This study evaluates the Baseline Studies Program, an organization that was created based on a collaborative research agreement between the North Slope Borough of Alaska and Shell to improve information collection and management of issues associated with the potential impacts of oil and gas development on marine ecosystems and coastal communities dependent subsistence resources for their livelihoods.
Marine operators in Alaskan coastal waters and adjacent seas are sensitive to weather constraints. Among the stakeholder groups affected are commercial shippers (including barge operators), coastal communities, fishing vessel operators and the offshore oil and gas industry. There is a need for products that would enable “go/no-go” decisions over timescales of several days, as well as monthly to seasonal outlooks that would facilitate decisions related to scheduling and routing. This means that integrating data about wind speed, direction, and duration to create a novel metric that provides information integral to support the decision making process.
The tools and techniques for making monthly and season scale climate forecasts are rapidly changing, with the potential to provide useful forecasts at the month and longer range. Rick Thoman (Climate Science and Services Manager, Environmental and Scientific Services Division, National Weather Service Alaska Region) will review recent climate conditions around Alaska, review forecast tools and finish up with the Climate Prediction Center's outlook for the upcoming season.
Rick will also present a "Feature-of-the-Month" special addition in which he'll highlight a topic relevant to the particular month.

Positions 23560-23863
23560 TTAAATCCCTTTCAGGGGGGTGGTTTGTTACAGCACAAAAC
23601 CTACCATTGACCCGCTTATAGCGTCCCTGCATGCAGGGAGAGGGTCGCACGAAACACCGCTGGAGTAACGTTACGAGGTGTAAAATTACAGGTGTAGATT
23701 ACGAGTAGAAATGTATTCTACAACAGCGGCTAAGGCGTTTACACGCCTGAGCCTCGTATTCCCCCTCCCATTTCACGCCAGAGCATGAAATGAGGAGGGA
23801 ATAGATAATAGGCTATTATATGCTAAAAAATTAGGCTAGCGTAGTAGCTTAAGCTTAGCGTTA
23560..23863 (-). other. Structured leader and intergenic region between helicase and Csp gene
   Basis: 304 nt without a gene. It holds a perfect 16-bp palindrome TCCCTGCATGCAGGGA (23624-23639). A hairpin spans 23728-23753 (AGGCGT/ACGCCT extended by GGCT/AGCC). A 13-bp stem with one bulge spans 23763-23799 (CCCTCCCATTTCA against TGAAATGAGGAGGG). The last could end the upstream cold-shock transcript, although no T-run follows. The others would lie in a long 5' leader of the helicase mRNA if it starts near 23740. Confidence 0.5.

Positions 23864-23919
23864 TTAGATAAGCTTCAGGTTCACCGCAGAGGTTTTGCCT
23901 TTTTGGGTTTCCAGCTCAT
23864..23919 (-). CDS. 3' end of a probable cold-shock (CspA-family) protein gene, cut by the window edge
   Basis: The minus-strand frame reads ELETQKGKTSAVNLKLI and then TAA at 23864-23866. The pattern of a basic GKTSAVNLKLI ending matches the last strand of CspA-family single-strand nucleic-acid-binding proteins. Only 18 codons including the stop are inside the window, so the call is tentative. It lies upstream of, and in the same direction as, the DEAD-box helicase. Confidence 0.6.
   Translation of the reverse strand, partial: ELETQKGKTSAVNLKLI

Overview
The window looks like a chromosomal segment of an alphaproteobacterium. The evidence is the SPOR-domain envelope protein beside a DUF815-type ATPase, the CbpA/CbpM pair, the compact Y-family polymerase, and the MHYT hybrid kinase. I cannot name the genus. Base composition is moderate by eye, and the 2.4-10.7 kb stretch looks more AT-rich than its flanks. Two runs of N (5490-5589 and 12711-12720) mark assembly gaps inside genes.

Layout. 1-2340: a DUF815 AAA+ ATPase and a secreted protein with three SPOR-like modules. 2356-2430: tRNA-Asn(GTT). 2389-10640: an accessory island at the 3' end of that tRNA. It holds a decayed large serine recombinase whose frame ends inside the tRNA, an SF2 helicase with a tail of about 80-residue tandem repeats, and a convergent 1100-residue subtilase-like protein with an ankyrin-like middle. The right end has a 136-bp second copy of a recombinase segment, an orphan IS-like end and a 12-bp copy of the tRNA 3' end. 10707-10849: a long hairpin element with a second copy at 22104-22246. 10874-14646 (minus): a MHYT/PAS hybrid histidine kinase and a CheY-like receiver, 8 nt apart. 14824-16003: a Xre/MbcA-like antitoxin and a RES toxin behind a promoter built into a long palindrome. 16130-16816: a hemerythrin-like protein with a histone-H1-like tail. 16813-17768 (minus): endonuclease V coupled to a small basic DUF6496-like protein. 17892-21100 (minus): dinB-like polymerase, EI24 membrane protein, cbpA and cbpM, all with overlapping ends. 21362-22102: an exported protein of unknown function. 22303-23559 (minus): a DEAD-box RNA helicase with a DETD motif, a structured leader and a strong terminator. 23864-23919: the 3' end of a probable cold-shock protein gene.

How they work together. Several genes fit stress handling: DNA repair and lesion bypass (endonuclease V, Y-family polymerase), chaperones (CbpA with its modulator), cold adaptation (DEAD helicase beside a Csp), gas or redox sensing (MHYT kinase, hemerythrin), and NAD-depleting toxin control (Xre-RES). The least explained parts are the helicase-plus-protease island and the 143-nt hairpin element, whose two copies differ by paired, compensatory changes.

This project is the focus of Rick Lader's PhD research and involves extreme events assessment for Alaska using dynamically downscaled regional climate model simulations.
This project will engage stakeholders including agencies, local communities, industry, non-profit organizations and academia on scenarios of onshore and offshore infrastructure development for energy and resource extraction in the North Slope, Alaska.
In Alaska, US and Yakutia (Sakha Republic), Russia, spring is known as a flood season. Rapid warming can force river ice to break up quickly and pile in tremendous jams at narrow and curved points of the rivers, flooding nearby settlements. Both Alaskans and Yakuts are prepared for ice jams, but not for the severity of their consequences. Significant funds are spent on challenging annual disaster response and recovery efforts. In addition to the financial losses, spring floods lead to injuries and loss of life, displacement and long-term evacuation of population, damage to cultural or heritage sites, loss of means of livelihood, and ecosystem resource loss. Crippling costs may be reduced, and community wellbeing improved, through a cross-society and cross-disciplinary approach to mitigating the problem.
The Nome Eskimo Community (NEC), in collaboration with ACCAP, will develop a climate adaptation plan for the tribal organizations located in the Nome Census area. This includes tribal members of NEC, Native Village of Solomon, Native Village of Council, and King Island Native Community.